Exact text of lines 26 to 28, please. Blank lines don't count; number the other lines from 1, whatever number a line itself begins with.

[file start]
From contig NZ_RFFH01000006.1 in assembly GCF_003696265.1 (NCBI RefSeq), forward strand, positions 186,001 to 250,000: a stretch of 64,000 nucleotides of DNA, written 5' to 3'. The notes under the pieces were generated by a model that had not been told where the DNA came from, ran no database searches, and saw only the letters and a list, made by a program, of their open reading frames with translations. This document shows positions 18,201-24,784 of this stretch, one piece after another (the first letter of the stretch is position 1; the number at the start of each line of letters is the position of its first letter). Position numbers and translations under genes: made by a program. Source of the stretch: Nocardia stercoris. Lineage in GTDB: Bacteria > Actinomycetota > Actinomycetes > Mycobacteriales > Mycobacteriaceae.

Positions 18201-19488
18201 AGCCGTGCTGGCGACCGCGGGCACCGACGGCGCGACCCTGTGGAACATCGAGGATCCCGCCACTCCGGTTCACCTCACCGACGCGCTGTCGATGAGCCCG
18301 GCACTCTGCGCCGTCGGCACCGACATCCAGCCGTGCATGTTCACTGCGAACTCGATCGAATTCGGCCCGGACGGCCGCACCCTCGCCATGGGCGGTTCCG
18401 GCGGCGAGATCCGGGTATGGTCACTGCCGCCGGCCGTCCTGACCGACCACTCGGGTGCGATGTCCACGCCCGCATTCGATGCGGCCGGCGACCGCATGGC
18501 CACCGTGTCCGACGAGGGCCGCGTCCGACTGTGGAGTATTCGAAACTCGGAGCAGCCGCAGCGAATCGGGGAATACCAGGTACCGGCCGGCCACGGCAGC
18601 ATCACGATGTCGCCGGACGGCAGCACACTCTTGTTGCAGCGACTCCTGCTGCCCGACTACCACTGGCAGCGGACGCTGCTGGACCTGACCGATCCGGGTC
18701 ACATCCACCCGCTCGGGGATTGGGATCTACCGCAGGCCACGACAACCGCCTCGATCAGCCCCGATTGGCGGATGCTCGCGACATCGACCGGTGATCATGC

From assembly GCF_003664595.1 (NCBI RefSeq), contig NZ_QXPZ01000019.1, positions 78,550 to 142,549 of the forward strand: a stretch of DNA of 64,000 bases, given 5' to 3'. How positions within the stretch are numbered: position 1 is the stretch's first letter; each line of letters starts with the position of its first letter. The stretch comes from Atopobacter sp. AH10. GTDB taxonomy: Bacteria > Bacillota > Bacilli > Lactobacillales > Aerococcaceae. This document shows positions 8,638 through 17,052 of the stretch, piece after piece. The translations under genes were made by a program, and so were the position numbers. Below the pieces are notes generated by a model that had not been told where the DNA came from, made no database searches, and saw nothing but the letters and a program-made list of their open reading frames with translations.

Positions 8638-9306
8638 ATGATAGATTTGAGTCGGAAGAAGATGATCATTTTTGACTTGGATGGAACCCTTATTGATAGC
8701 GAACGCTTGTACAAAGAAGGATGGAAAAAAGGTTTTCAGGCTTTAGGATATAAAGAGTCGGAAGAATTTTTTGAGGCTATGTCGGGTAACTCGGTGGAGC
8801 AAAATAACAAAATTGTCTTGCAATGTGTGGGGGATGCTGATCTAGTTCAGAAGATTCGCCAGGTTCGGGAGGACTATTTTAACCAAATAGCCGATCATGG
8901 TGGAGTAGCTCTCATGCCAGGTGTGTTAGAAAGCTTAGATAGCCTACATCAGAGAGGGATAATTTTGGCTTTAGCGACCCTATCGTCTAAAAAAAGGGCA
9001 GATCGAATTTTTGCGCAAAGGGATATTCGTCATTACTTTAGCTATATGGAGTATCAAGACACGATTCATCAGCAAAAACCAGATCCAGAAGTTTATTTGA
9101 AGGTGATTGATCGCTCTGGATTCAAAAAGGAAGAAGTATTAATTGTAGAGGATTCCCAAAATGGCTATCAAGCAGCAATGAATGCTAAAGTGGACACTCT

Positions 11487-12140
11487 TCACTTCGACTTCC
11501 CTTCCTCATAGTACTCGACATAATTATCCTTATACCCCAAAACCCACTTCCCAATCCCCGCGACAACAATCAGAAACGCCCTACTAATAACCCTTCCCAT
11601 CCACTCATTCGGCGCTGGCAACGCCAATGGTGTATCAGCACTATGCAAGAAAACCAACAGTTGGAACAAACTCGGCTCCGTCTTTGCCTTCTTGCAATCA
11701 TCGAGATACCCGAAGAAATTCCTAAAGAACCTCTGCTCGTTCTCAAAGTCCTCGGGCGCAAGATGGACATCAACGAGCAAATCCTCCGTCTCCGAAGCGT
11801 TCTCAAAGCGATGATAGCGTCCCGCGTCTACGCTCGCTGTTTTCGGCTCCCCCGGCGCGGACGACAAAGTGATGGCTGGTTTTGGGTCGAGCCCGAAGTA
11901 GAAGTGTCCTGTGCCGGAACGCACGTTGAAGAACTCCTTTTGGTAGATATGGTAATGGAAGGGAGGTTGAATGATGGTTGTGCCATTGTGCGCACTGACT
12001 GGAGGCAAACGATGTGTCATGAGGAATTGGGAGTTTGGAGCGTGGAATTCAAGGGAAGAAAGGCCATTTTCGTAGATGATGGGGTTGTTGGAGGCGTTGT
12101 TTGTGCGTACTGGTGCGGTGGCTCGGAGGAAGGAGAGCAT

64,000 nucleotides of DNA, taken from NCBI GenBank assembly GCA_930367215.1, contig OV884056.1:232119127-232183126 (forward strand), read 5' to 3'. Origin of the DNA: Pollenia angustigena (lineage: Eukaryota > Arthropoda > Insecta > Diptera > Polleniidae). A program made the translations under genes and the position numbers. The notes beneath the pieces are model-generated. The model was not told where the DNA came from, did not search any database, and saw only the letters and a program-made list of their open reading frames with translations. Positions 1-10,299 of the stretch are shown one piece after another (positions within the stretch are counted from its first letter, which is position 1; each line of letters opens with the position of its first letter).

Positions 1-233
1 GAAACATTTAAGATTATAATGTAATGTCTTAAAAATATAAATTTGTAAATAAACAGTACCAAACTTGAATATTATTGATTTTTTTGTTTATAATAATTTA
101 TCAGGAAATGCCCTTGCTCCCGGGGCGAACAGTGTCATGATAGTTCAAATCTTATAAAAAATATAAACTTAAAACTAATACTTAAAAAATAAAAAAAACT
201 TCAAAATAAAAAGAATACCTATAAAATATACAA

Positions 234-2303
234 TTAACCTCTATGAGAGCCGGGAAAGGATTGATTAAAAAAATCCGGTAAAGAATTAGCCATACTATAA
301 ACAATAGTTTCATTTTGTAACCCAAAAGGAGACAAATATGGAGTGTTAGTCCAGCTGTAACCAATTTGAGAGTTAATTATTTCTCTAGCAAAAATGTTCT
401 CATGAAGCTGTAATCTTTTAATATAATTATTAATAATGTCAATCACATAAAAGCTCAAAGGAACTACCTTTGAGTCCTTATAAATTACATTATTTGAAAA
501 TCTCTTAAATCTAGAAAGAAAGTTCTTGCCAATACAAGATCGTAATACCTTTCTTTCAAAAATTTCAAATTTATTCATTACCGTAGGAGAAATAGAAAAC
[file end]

64,000 nucleotides of DNA, taken from NCBI GenBank assembly GCA_930367215.1, contig OV884056.1:232119127-232183126 (forward strand), read 5' to 3'. Origin of the DNA: Pollenia angustigena (lineage: Eukaryota > Arthropoda > Insecta > Diptera > Polleniidae). A program made the translations under genes and the position numbers. The notes beneath the pieces are model-generated. The model was not told where the DNA came from, did not search any database, and saw only the letters and a program-made list of their open reading frames with translations. Positions 1-10,299 of the stretch are shown one piece after another (positions within the stretch are counted from its first letter, which is position 1; each line of letters opens with the position of its first letter).

Positions 1-233
1 GAAACATTTAAGATTATAATGTAATGTCTTAAAAATATAAATTTGTAAATAAACAGTACCAAACTTGAATATTATTGATTTTTTTGTTTATAATAATTTA